To the Editor:
Many political ads of current circulation go far beyond the exaggerations of their predecessors. Formerly, generally speaking, most assaults upon a candidate's character were built from a negative interpretation of a factual event.
For instance, an office-seeker might have been branded soft on crime by an opponent, if it was revealed, he, 30 years earlier, supported parole, not jail, for a 90-year-old found guilty of stealing lollipops.
Today, a harsher assessment might be leveled, perhaps an accusation of controlling interest in a "geezergang" or harboring hatred of law enforcement.
A segment of those who devise negative ads favor including in them a photograph of their target, original or doctored, if it implies the candidate is ugly, wicked, dippy, or bewildered.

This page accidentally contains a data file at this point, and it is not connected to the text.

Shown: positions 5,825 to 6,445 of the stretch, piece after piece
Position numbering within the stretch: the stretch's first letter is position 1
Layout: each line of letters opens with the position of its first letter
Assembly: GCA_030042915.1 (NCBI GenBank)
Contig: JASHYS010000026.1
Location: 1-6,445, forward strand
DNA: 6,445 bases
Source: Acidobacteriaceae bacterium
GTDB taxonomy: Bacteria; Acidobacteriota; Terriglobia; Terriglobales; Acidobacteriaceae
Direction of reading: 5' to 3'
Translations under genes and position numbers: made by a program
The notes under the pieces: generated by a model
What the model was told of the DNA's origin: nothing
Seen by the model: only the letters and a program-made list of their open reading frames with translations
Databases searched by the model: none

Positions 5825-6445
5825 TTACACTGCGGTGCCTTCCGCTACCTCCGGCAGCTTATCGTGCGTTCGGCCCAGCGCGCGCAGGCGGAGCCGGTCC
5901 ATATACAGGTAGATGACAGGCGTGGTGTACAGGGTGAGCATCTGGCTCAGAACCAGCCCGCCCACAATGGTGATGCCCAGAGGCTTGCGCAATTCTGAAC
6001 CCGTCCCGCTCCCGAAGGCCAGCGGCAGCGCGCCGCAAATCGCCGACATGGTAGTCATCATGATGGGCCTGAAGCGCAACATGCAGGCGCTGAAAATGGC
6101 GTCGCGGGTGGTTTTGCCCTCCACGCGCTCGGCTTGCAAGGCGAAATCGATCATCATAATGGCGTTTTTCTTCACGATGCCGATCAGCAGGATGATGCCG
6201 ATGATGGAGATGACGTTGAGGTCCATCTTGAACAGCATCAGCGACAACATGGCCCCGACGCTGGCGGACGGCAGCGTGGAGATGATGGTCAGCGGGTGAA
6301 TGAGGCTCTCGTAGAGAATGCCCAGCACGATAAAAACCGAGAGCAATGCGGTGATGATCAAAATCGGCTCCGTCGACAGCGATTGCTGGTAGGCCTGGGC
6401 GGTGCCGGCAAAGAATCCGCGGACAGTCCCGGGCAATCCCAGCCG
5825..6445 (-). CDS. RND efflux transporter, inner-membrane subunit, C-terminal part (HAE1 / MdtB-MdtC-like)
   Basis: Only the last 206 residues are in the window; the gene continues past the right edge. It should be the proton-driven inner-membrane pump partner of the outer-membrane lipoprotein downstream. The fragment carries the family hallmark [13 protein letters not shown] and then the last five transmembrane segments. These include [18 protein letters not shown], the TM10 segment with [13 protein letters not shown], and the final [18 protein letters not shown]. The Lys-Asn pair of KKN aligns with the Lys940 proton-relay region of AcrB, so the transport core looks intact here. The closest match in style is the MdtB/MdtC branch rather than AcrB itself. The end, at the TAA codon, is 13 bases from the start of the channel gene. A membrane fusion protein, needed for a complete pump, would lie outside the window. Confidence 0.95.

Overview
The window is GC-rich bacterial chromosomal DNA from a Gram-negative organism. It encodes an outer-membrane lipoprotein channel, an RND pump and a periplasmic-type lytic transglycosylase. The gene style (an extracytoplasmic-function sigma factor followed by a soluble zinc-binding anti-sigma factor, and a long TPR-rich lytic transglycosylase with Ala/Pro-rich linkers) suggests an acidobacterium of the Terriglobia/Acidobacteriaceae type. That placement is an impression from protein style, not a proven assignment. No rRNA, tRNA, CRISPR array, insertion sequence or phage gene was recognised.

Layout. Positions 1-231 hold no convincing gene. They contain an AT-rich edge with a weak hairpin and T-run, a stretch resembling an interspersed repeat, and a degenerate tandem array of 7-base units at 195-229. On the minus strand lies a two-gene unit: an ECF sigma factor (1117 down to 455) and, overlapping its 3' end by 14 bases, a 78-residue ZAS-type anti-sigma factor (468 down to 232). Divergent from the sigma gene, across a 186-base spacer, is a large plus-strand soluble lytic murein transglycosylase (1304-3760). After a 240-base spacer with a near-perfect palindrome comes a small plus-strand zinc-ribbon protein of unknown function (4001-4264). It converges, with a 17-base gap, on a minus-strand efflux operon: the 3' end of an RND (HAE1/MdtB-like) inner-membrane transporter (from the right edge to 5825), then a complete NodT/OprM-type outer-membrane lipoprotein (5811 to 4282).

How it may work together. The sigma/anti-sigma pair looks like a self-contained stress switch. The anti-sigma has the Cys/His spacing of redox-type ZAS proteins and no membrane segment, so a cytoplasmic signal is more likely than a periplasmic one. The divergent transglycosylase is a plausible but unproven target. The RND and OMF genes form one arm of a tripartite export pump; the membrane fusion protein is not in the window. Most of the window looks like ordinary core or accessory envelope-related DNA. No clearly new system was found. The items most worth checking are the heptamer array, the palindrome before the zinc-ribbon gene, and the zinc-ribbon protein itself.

The content of certain ads is so composed of imagination, that they seem more appropriate for comic books than political literature.
High on the list of these is a glossy flyer, having, in the upper right corner, a smiling picture of China's president, his hands applauding as he appears to look approvingly at Amy Kennedy seated at the lower left.
In truth, his appreciation is not being directed at her, but at companies that left the U.S. before her birth, government officials who signed China favoring trade agreements when she was too young to vote, and federal administrations, every one of them who, despite frown and gripe, perpetuated those agreements, during years she devoted herself to advancing education.